The article discusses how our brains are not very good about judging the probability of rare yet horrible events, and consequently overreacting to them.
Here are some interesting tidbits:
- “We fear being murdered, kidnapped, raped and assaulted by strangers, when it’s far more likely that the perpetrator of such offenses is a relative or a friend.”
- “We worry about airplane crashes and rampaging shooters instead of automobile crashes and domestic violence — both far more common.”
- “In the United States, dogs, snakes, bees and pigs each kill more people per year (.pdf) than sharks. In fact, dogs kill more humans than any animal except for other humans. Any given shark is more dangerous than any given dog, yes, but we’re far more likely to encounter dogs than sharks.”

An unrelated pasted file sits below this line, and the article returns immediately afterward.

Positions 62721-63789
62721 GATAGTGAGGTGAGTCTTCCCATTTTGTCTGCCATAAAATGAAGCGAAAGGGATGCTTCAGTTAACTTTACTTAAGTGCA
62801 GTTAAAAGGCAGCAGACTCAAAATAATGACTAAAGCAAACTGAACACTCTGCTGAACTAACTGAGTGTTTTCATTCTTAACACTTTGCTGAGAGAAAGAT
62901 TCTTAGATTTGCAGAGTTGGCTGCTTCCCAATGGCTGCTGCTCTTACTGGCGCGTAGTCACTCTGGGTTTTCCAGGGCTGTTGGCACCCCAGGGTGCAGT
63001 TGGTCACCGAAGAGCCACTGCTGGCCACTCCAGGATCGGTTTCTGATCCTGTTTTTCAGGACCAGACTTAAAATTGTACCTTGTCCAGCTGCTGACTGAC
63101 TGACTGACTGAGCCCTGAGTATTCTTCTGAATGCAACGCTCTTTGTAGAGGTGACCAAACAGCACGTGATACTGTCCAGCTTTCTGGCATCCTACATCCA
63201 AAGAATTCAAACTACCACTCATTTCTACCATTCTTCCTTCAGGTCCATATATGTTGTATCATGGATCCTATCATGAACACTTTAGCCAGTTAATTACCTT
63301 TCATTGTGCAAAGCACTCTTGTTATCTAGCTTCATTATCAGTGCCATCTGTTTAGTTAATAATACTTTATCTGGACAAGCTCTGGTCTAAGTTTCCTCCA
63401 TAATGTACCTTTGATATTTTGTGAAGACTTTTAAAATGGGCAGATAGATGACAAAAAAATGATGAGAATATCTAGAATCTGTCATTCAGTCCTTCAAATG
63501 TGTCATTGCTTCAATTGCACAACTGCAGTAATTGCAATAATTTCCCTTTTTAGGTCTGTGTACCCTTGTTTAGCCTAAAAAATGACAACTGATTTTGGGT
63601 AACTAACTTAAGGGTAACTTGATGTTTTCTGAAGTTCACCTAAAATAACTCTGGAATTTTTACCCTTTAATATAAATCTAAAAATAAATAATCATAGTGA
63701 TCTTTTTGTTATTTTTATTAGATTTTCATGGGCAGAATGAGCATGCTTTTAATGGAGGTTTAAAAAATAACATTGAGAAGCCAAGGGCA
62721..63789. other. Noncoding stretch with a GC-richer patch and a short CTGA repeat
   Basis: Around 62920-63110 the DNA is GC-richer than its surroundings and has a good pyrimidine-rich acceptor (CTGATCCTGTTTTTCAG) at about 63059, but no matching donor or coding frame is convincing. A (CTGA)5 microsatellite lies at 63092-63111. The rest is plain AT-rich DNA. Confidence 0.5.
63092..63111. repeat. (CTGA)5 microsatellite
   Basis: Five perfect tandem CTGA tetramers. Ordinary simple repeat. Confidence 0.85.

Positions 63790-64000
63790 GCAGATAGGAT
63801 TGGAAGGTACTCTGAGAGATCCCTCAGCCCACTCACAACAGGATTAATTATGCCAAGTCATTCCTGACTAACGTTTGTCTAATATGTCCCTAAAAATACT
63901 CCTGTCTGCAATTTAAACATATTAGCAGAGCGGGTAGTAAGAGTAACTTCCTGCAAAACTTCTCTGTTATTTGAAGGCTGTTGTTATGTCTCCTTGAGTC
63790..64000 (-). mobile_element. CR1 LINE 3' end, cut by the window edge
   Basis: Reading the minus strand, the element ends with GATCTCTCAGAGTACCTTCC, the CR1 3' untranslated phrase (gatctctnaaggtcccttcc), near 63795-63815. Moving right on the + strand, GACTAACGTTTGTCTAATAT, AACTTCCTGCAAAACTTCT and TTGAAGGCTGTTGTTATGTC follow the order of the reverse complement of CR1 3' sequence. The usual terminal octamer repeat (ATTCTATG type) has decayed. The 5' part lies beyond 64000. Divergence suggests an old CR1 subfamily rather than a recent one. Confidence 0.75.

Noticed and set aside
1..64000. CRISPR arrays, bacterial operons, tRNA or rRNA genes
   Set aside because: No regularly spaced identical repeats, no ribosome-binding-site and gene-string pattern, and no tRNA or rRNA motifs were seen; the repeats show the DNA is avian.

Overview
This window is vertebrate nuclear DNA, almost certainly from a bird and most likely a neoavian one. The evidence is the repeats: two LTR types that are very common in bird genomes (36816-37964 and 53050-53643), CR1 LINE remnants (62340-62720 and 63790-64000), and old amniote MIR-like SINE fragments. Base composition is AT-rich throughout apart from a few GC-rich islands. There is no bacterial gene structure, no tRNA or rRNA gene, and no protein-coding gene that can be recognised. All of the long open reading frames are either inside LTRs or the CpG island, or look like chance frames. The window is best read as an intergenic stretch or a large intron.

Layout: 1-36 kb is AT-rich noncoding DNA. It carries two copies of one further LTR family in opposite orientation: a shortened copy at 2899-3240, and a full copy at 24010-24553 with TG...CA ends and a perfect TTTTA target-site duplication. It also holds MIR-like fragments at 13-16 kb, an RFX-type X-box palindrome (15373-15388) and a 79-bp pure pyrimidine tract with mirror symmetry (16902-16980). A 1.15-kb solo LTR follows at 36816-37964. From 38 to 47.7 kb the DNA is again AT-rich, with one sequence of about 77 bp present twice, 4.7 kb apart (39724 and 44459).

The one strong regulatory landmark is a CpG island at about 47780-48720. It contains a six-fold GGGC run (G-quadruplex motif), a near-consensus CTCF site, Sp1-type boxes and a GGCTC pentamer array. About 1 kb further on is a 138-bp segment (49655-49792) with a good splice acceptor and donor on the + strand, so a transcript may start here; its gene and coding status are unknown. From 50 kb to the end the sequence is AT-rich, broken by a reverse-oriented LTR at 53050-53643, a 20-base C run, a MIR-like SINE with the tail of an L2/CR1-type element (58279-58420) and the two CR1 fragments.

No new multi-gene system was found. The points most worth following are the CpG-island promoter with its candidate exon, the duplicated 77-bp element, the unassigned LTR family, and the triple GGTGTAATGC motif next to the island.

I thought this comment on “news” was particurlarly interesting:
I tell people that if it’s in the news, don’t worry about it. The very definition of “news” is “something that hardly ever happens.” It’s when something isn’t in the news, when it’s so common that it’s no longer news — car crashes, domestic violence — that you should start worrying.